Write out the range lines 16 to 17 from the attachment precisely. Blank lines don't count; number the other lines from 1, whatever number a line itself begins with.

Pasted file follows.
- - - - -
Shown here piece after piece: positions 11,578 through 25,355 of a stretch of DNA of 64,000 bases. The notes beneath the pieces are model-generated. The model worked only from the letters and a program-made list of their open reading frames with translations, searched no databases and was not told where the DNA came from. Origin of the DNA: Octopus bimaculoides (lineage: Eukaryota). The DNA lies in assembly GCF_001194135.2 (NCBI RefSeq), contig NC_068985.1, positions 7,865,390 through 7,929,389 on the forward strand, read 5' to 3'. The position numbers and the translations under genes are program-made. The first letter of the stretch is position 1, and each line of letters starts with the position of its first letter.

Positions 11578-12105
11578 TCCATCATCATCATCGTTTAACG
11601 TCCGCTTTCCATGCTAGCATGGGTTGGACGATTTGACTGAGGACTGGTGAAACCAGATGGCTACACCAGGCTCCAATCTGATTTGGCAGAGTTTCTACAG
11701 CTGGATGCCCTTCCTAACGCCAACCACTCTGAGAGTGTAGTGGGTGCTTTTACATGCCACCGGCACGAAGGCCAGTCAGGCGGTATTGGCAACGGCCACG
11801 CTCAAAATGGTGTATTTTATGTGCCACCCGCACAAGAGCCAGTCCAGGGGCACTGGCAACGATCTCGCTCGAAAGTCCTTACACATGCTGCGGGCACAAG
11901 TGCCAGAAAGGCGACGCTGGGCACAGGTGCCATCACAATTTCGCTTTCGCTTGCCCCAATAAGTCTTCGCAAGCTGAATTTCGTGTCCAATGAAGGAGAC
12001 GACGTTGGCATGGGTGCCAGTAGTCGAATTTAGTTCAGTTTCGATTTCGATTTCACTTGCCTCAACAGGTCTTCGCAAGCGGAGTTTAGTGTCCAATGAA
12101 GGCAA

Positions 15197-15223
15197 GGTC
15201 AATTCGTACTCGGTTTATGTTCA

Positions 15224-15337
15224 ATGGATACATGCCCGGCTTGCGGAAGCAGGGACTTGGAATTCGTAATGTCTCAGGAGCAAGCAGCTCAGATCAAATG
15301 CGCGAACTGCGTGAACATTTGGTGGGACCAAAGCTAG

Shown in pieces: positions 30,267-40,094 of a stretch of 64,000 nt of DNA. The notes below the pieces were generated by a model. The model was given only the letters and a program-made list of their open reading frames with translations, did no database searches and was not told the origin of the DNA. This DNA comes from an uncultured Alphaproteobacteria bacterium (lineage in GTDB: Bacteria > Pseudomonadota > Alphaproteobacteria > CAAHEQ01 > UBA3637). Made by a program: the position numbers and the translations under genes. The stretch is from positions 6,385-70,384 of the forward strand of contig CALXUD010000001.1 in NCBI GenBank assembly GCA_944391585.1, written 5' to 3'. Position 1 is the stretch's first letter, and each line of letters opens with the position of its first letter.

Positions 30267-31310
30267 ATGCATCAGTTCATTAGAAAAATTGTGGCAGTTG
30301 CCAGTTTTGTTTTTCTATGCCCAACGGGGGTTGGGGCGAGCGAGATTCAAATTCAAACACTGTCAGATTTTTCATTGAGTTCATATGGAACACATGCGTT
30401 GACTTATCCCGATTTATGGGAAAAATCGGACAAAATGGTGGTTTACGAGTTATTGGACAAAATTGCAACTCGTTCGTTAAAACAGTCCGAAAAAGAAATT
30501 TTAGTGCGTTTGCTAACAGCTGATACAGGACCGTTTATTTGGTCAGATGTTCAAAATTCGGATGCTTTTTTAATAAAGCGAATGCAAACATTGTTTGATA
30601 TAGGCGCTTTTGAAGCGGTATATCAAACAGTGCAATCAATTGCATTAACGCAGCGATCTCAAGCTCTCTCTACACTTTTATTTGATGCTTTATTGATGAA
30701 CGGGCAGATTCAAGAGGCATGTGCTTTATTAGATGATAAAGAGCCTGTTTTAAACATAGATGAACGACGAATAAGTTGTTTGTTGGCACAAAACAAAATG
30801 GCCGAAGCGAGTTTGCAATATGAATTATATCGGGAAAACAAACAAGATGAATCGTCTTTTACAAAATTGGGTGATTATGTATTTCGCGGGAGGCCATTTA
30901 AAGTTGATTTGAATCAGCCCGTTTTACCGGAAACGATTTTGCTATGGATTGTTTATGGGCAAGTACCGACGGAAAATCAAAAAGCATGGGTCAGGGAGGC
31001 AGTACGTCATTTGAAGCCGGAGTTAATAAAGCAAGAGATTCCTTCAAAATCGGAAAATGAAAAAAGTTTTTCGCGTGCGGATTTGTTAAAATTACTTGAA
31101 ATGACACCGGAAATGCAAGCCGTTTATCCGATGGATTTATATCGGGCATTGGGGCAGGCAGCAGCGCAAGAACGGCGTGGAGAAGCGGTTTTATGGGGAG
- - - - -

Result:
Shown in pieces: positions 30,267-40,094 of a stretch of 64,000 nt of DNA. The notes below the pieces were generated by a model. The model was given only the letters and a program-made list of their open reading frames with translations, did no database searches and was not told the origin of the DNA. This DNA comes from an uncultured Alphaproteobacteria bacterium (lineage in GTDB: Bacteria > Pseudomonadota > Alphaproteobacteria > CAAHEQ01 > UBA3637). Made by a program: the position numbers and the translations under genes. The stretch is from positions 6,385-70,384 of the forward strand of contig CALXUD010000001.1 in NCBI GenBank assembly GCA_944391585.1, written 5' to 3'. Position 1 is the stretch's first letter, and each line of letters opens with the position of its first letter.

Positions 30267-31310